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Wednesday, February 20, 2013

The bus

This past Sunday, The New York Times reported on a reality that still surprises many people, straight and gay: that Americans with same-sex partners from abroad have to leave the country to live together legally. (The article doesn’t mention those whose partners’ countries are also intolerant, and who therefore have nowhere in the world to go.) You can read it here (thanks, J.)

To his credit, President Obama has included this dilemma as part of his proposals for immigration reform. There is a lot to be fixed as far as the U.S. immigration system is concerned. And while I focus here on one aspect to be fixed, I don’t mean to question that other failings need to be addressed.

Although this particular failing has affected me personally for more than twenty years. Has changed the entire course of my adult life, more than any other single factor.

Which is why it was so hard to hear that the Senate’s proposed bill for immigration reform has deliberately left out people like me. Senator Charles E. Grassley, Republican of Iowa, said, “There are so many other, bigger issues the Congress has to resolve in immigration reform before we would even get to a point where we would be discussing a change to a longstanding policy like this.”

In other words, we can talk about any number of “bigger” issues-- Latino votes for Republicans? cheap labor for business?--before we can talk about gay citizens, born in the U.S.A., who have never had so much as a traffic ticket in our entire lives.

The threat seems to be that the Senate is prepared to derail all immigration reform unless we, Americans with same-sex partners, are left out of it.

Think about that. We, U.S. citizens with foreign-born partners, can get behind those who, perhaps unknowingly, perhaps under mitigating circumstances, have immigrated illegally. We are assured that those who have broken immigration laws, while having a path to legal residence, will go to “the back of the line.” Meanwhile we, the gays, can go to the back of the bus.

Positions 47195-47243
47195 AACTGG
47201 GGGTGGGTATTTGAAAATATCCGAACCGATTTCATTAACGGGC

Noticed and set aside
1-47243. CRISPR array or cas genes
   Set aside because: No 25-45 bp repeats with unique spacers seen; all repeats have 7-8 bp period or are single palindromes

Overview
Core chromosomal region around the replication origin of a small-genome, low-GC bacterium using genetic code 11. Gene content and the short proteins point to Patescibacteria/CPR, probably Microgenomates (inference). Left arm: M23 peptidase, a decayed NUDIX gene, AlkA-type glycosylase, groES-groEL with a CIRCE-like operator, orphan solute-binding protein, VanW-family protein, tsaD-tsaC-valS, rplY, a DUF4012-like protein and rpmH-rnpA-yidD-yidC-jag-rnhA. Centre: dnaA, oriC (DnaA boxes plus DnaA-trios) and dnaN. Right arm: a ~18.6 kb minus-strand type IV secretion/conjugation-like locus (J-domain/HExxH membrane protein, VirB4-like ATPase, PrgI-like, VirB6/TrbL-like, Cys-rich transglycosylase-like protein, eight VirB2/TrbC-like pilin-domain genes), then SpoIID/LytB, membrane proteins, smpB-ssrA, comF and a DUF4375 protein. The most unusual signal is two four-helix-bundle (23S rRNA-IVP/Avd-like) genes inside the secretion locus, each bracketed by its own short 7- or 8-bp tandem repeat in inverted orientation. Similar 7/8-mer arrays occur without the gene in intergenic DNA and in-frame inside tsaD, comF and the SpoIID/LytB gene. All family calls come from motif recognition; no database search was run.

Senator John McCain, Republican of Arizona, “has warned that adding the divisive social issue to the legislation could ‘derail it.’” Now, I have more respect than you might think for Senator McCain. His experiences as a prisoner of war in Vietnam have led him steadfastly to oppose torture by, or with the approval of, the U.S.A., while others around the country have happily clamored for scalps. And he may just have been making a realistic assessment of the situation in the Senate. But it’s hard to escape the implication that we have to wait until there is no longer any controversy about this “social issue” before even considering equal rights.

This past week I was reading Barbara Kingsolver’s The Lacuna, a novel set partly during the anti-communist hysteria of Senator Joseph McCarthy’s day. In one scene, Kingsolver fascinatingly evokes one of the most horrifying aspects of McCarthyism (detailed in William Manchester’s wonderful history of America, The Glory and the Dream). In the 1940s and '50s, many employers or institutions that wanted to be rid of someone would assure her that, of course, they knew that she had committed no crime against the U.S., nor was she even a communist. She had simply become “controversial.” The mere fact that there was controversy about someone—although that controversy had no basis in fact—meant that she had to go.

Even if we someday get past the controversial stage, it will be too late for some of us. I’ve long since become a citizen of a country that not only has full equality, but actually wanted me as an immigrant. And none of this being asked to wait should surprise me because I am, after all, a woman.

From the American Revolution to the civil rights movement, women are always participating on the front line, only to be told that they were only helpmeets. To demand their rights then and there would not be supportive of the menfolk. Just wait, ladies, we are forever being told.

More than twenty years ago, Anita Hill went up against then-nominee for the Supreme Court Clarence Thomas. An all-white, almost all-male Senate watched a black woman take on a black man in his confirmation hearings. One of them had to lose. Justice Thomas is on the Court today, but the message then was that there was a ladder of importance in America, and women of color were on the bottom rung. Where would Anita Hill have been if she were a lesbian? Down in the dirt?

Next month, according to the Times article, this very Supreme Court will be hearing cases that also have a bearing on our situation, including one about the “Defense of Marriage Act.” That, you may recall, is the federal law which (among other things) makes it impossible for the U. S. to recognize citizens' same-sex partnerships, even if the states do. The Court is a bit more diverse, by ethnicity and gender, than it was twenty years ago, but I am still out here.

The bus of U.S. immigration reform is leaving. It remains to be seen whether we will be in the back of the bus, or thrown under it.

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